MADISON — After months of protest, even from members of the industries the federal Mercury and Air Toxics Standards (MATS) keep in check, the U.S. Environmental Protection Agency (EPA) finalized an action that defangs these regulations.
The EPA unveiled MATS in late 2011 to limit emission of mercury and other toxics from power plants that use fossil fuels. Most utilities across the United States have complied with the regulations in the ensuing 8+ years.
A vast body of science recognizes that air toxics from coal plants can cause or contribute to neurological damage in developing fetuses, chronic respiratory diseases, various cancers, and other severe harm to human health and ecosystems. In 2017, air toxics emissions from coal- and oil-fired power plants were 96 percent lower than before MATS took effect, leading to an enormous reduction in public exposure to these harmful pollutants. The health benefits of the standards are enormous: they prevent up to 11,000 deaths, along with 130,000 asthma attacks among children, and 4,700 heart attacks every year.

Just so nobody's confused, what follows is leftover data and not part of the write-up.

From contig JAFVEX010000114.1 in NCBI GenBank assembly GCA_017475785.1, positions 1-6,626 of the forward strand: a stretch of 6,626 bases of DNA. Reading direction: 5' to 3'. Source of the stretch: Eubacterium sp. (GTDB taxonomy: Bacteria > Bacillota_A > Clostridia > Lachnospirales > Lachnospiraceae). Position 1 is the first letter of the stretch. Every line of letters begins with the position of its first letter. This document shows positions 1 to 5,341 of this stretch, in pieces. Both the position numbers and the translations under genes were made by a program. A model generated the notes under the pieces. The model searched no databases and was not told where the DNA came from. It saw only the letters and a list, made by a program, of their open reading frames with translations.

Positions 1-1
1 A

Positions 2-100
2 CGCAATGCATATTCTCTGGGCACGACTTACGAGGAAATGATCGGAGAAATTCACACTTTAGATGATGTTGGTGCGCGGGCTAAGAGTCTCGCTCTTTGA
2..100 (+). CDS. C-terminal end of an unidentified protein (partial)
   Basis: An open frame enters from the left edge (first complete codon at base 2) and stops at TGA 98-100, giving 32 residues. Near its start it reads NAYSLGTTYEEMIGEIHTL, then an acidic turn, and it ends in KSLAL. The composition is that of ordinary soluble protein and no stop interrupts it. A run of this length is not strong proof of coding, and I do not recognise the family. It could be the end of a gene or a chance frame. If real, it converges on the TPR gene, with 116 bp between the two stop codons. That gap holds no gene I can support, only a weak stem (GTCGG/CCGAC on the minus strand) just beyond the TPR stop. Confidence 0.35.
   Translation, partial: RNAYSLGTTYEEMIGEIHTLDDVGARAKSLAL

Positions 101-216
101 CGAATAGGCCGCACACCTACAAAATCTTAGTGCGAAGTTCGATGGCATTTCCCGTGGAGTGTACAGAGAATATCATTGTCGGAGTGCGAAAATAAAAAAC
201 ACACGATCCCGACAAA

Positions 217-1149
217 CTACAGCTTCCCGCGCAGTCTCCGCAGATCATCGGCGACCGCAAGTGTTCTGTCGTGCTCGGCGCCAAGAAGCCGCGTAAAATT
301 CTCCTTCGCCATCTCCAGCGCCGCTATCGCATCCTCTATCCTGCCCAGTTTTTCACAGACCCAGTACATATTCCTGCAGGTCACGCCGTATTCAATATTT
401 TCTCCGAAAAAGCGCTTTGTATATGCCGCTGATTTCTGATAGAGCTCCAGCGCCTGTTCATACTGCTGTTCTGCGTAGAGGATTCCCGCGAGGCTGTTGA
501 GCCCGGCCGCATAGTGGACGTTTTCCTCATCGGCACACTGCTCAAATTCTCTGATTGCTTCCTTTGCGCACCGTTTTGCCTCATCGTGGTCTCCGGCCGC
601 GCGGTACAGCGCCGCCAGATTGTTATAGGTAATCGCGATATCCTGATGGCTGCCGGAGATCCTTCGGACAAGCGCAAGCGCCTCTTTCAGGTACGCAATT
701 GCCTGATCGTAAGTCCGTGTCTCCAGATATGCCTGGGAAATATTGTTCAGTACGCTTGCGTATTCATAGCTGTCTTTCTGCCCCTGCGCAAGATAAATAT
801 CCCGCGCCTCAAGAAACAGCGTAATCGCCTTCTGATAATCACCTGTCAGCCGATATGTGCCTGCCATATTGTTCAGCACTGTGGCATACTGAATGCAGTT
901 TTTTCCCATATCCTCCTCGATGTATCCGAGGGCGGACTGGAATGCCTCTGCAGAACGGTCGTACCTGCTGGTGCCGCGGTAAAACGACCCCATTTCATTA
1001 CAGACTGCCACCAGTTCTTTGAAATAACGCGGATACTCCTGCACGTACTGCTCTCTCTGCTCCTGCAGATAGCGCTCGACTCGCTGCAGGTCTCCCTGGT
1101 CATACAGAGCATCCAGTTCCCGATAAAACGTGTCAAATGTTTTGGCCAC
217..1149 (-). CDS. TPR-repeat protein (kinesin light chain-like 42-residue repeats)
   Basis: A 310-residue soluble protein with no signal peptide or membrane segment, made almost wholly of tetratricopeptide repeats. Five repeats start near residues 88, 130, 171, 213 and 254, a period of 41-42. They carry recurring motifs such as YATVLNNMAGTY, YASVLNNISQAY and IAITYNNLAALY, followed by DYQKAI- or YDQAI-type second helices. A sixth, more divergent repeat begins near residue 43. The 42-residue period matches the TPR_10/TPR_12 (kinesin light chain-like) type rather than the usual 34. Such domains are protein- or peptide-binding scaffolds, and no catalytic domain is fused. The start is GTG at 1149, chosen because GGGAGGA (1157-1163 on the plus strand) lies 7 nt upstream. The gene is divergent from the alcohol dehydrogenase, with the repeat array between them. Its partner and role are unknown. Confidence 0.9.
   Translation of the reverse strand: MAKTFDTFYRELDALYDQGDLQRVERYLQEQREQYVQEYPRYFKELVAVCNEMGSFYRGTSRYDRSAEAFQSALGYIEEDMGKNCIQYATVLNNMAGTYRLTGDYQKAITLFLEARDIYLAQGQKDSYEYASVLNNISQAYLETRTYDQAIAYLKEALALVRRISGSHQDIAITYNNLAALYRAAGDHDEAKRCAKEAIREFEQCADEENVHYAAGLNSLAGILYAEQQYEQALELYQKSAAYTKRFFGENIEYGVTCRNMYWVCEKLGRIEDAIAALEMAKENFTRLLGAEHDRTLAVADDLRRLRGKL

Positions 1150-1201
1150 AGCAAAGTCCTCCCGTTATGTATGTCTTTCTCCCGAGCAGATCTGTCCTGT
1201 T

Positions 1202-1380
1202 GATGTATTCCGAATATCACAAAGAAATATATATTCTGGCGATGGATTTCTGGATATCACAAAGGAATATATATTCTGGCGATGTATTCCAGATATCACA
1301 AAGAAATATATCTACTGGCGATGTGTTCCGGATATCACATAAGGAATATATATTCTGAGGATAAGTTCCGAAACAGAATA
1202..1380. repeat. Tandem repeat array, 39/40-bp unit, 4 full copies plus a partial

In response, Wisconsin Environment State Director Megan Severson and WISPIRG Director Peter Skopec issued the following statements:
“In a desperate and futile bid to ‘bring coal back,’ EPA’s decision will bring us back to the days when mercury from power plants contaminated Wisconsin’s rivers, lakes, and streams,” said Severson. “This reckless decision poisons our water and air and puts Wisconsinites’ health at risk. At a time when we’re fighting a pandemic, I can’t think of anything more illogical.”
“Mercury’s toxic effects are not in question. The EPA’s own website acknowledges that it is a powerful neurotoxin that can impair children’s brain development,” said Skopec. “The EPA’s decision to attack the mercury standards in spite of this, and despite opposition from both parties, as well as industry, is absurd.”